March 28, 2006

    George Bush Puts Pakistan and Pervez Musharraf Out in the Cold

    US President George Bush's 26-hour visit to Pakistan was foredoomed to failure as the two leaders had two different sets of issues on their agenda for talks, which shows their divergent perceptions of mutual roles and concerns in the region. While terrorism, nuclear non-proliferation and democracy held salience for George Bush, General Musharraf seemed inclined to forging strategic cooperation and securing civil nuclear technology and US mediation in Kashmir.

    March 11, 2006

    Khaleda's Pakistan visit Shifts Focus to Economic Synergy

    Bangladeshi Prime Minister Khaleda Zia's state visit (February 12-14, 2006) to Pakistan after a gap of a decade signals subtle changes that are driving bilateral relations. Both sides are consciously moving away from the political issues that had undermined ties for long and are looking to economic cooperation as the engine of change. The composition of the delegation accompanying the Prime Minister and the focus of the official dialogue reveal a focus on strengthening economic ties.

    February 27, 2006

    Whither Baluch Resistance?

    Baluchistan is back in news. Most resolute among the Baluchis would tell you they are fighting a last ditch battle against Pakistan. They would try to convince you the flame of Baluchi resistance would live on. Will the Baluch resistance live on or will it be put out by the might of the Pakistan military for the time being only to rise again in the future.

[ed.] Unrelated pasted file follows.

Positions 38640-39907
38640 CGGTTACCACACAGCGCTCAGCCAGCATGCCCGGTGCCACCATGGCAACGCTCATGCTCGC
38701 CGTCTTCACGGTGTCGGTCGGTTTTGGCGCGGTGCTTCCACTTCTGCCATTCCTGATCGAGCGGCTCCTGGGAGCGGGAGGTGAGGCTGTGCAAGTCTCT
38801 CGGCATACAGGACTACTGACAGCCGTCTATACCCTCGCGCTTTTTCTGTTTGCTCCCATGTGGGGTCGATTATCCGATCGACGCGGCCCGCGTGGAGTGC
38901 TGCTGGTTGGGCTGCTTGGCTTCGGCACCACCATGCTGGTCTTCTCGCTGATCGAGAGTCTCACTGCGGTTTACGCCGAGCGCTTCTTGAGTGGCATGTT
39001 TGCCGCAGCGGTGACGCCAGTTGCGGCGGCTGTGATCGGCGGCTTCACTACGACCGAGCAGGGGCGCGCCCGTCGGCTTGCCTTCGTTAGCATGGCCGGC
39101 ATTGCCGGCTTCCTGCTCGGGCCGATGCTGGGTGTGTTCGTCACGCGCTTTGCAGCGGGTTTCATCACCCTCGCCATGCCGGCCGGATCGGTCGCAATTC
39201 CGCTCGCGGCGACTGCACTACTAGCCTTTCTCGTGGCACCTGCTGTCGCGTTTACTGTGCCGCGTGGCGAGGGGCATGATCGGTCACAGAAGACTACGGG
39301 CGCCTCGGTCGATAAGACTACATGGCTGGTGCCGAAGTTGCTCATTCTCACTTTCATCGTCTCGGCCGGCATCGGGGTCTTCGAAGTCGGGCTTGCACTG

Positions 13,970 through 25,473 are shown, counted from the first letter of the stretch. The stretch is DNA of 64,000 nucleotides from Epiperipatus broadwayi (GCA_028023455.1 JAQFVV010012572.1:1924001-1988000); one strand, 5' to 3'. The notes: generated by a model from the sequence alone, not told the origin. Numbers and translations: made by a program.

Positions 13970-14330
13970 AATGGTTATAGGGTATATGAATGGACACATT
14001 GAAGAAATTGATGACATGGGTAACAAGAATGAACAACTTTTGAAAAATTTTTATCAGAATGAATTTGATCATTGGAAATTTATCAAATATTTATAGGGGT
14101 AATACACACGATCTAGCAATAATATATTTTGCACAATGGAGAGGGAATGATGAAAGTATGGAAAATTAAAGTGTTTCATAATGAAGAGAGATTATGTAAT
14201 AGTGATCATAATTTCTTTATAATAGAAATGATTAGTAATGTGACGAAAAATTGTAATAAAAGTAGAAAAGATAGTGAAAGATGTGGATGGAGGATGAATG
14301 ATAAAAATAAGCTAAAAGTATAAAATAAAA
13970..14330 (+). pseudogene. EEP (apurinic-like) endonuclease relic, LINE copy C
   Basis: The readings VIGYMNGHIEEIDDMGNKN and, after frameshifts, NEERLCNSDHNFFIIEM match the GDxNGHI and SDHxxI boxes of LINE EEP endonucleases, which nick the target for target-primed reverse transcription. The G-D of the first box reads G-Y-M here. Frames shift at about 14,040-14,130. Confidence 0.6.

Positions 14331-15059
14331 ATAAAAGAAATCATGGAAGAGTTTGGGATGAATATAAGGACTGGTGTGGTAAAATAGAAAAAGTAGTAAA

February 21, 2006

    Balochistan Flares up Again

    Balochistan has once again flared up, as troops moved in on December 18, 2005 to discipline the recalcitrant Marri tribes in Kohlu district. By commencing its much-awaited operations in Balochistan, the Pakistan military broke a tenuous peace that had lasted for nine months since clashes in Dera Bugti had claimed over 60 lives. The present operations in Balochistan ostensibly started in response to the December 14 rocket attacks on Kohlu town during President Pervez Musharraf's visit to lay the foundation stone of one of the three new cantonments to be set up in the province.

    January 18, 2006

    Pakistan and Regionalism

    Regionalism has not been a very successful endeavour in South Asia so far. What has gone wrong? Regionalism can be approached from both functional and neo-functional approaches. While functionalism is still relevant in Europe, primarily because of its geographical contiguity and cultural commonalities, the same does not seem to have worked in South Asia in spite of common historical and cultural roots and geographical contiguity. The article explores the specific case of Pakistan and its inability to come to terms with the basic tenets of regionalism.

    January 2006